Many international organisations have made commitments to improve transparency and civil society participation. The World Intellectual Property Organization (WIPO) apparently continues to see things differently. On Monday, six Wikimedia chapters were denied observer status at the Standing Committee on Copyright and Related Rights.

Read More »China rejects Wikimedia from important UN body

DSA: Political Deal done!

European Union (EU) lawmakers have agreed on a political deal to establish general online content moderation rules. Several cornerstones include a notice-and-action regime, Commission oversight over very large platforms and certain rules for terms of services.

After the political deal, some technical wording remains to be worked on. The deal is expected to be voted on in Parliament in July 2022. We have previously compared the three stances from a free knowledge point of view. We also analysed the state of negotiations in April 2022. Here is an analysis of the trilogue deal, based on what we know.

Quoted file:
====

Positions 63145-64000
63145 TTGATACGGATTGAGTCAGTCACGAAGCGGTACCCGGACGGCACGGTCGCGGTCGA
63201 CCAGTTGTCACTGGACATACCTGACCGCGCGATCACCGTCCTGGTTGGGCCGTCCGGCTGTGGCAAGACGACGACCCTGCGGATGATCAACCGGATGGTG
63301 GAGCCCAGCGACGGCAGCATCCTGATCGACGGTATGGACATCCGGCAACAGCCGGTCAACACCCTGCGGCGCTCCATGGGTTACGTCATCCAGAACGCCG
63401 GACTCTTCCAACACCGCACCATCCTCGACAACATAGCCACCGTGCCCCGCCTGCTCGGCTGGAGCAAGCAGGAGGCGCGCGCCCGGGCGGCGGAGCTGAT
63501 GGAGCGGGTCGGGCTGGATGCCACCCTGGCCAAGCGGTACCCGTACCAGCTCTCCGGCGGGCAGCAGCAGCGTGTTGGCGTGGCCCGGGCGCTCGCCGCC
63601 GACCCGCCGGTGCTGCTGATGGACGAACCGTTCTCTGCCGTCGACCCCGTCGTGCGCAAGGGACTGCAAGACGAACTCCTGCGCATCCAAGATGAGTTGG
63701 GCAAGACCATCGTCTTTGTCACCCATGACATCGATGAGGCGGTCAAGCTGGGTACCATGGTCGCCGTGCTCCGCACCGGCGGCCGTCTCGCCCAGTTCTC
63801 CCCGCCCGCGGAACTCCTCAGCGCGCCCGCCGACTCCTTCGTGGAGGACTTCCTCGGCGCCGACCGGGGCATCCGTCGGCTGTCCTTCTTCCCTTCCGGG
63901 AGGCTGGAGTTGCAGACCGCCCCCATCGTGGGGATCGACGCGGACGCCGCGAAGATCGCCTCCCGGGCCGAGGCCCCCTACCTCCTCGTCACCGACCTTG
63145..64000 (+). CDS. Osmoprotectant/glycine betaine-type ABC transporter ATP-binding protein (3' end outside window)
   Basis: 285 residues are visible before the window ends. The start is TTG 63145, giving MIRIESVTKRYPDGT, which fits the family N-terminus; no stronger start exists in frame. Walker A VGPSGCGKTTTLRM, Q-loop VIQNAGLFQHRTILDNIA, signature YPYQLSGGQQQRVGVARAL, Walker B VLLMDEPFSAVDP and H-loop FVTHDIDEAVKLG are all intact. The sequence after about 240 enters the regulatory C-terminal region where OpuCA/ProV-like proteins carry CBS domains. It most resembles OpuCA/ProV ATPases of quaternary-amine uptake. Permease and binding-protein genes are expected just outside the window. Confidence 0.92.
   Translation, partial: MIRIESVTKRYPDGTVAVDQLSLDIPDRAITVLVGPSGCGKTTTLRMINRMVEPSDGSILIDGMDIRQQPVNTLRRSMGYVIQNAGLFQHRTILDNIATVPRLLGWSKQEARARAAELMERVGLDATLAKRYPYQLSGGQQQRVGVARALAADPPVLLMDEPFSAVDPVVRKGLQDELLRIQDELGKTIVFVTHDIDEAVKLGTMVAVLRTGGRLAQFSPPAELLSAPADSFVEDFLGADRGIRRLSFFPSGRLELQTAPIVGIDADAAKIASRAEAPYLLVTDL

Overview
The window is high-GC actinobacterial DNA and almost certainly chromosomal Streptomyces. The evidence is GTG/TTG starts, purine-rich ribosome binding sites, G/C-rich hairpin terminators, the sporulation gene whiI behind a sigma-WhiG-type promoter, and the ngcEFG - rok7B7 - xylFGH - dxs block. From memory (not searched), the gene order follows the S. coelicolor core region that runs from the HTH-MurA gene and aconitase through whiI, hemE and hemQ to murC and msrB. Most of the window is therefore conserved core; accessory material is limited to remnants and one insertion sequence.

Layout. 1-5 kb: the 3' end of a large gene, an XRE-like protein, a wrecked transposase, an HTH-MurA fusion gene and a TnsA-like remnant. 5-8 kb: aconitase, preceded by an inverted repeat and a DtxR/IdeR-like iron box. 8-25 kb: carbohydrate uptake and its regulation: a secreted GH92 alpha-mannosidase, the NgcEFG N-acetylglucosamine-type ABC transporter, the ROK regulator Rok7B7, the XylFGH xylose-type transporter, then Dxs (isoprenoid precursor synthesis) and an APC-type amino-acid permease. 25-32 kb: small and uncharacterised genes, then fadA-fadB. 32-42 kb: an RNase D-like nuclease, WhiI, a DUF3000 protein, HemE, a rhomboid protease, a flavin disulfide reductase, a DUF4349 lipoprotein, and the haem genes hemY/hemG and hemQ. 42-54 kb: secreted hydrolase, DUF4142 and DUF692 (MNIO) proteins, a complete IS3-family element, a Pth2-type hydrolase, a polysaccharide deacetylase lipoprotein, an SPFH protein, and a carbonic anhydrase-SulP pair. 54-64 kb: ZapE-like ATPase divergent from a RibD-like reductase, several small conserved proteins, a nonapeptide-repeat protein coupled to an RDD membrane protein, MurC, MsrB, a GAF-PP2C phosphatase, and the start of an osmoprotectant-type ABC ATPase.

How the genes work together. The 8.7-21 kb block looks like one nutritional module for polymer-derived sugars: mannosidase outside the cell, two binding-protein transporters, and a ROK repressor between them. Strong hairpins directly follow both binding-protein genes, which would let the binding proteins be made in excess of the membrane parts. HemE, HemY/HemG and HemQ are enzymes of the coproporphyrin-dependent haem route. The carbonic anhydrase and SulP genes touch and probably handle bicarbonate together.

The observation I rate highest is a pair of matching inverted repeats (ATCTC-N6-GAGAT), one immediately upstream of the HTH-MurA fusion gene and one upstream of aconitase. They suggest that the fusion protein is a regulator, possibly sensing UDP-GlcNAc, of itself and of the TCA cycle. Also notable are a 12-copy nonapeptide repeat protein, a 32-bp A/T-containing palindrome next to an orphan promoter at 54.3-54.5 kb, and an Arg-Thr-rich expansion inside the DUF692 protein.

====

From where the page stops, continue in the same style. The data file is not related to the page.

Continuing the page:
We welcome that during the deliberations  lawmakers began making a distinction between rules created and imposed by the services provider and rules written and applied by volunteer editing communities. It is a pity that “citizen moderation”, something the internet needs more of, wasn’t recognised explicitly.

Read More »DSA: Political Deal done!

DSA: Trilogues Update

European Union (EU) lawmakers are under a lot of self-imposed pressure to reach an agreement on content moderation rules that will apply to all platforms. Several cornerstones have been placed either at the highest political levels (e.g., banning targeted ads directed at minors) or agreed upon on a technical level (e.g., notice-and-action procedures). But there is still no breakthrough on a few other articles, like the newly floated “crisis response mechanism.”